Other thoughts: I recommend choosing a lacing color that will contrast with your leather.

    Frothy, frilly laces add a fabulous 18th-century look to a corset bracelet.

    You can also create a lovely shabby-chic effect with raw-edged cotton eyelet lace.

  3. Leather hole-punch tool -

    Most hardware / home improvement stores sell a $7 or $8 tool called “revolving punch pliers” or “rotary punch” that punches holes in leather.

    And most craft and fabric stores carry a variety of leather punching tools.

    In my town’s local craft store they’re priced from $7 to $15 – and if you print out your craft / fabric store’s weekly discount coupon from their website, you can often save 40% or more.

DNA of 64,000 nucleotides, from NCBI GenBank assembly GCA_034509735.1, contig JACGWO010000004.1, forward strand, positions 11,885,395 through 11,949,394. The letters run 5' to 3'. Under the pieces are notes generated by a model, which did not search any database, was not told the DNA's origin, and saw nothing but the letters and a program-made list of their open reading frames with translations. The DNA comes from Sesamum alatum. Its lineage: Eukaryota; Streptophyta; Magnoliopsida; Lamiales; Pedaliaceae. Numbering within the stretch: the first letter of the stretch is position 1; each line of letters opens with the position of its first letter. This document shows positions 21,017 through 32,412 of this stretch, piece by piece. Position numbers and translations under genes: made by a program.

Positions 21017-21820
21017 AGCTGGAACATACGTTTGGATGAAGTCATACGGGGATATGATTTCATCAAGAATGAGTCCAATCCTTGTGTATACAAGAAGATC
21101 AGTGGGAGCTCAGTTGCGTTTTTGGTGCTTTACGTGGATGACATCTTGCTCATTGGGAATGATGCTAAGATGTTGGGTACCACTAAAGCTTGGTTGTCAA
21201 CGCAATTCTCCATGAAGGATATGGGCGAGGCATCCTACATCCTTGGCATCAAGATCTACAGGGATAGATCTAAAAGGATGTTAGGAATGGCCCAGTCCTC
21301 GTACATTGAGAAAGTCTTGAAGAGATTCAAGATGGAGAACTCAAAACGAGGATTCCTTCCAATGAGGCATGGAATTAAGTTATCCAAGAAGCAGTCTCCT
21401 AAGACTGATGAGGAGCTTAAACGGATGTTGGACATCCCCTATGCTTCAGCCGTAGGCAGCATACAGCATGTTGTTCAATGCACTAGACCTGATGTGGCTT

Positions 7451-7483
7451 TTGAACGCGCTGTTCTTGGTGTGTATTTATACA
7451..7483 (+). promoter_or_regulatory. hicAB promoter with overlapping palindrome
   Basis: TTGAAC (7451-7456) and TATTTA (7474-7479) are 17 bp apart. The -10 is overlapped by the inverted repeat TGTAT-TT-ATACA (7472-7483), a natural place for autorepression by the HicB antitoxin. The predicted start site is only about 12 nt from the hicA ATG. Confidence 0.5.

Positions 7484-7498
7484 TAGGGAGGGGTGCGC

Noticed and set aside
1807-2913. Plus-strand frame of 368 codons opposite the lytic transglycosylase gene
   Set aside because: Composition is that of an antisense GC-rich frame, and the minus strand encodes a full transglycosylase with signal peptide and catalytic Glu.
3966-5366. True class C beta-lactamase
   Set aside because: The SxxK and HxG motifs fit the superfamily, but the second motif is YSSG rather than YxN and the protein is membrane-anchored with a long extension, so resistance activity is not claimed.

leather and lace corset bracelet tutorial by Rena Klingenberg

Leather and Lace Corset Bracelet Tutorial:

Measure and cut your piece of leather or suede 3″ (7.62 cm) wide and 0.5″ (1.27 cm) shorter than your wrist measurement:

corset bracelet tutorial by Rena Klingenberg

Turn your leather over so the inside (the side that will be against your skin when you’re wearing the bracelet) is facing up.

On one end, measure and mark with a pencil where you will punch 5 evenly-spaced holes for your corset lacing (being careful not to mark your holes too close to the edge of the leather):

leather and lace corset bracelet tutorial - marking punch holes

Use your leather hole-punching tool to punch holes on the 5 places you’ve just marked. (Tip: Practice marking and punching on a leftover scrap of leather first.)

Your leather should now look like this:

leather and lace corset bracelet tutorial - punching holes

Now you’re going to use those holes you just punched as a “stencil” for marking the holes on the other end of your bracelet. Here’s how:

Fold your leather in half, and align the two ends: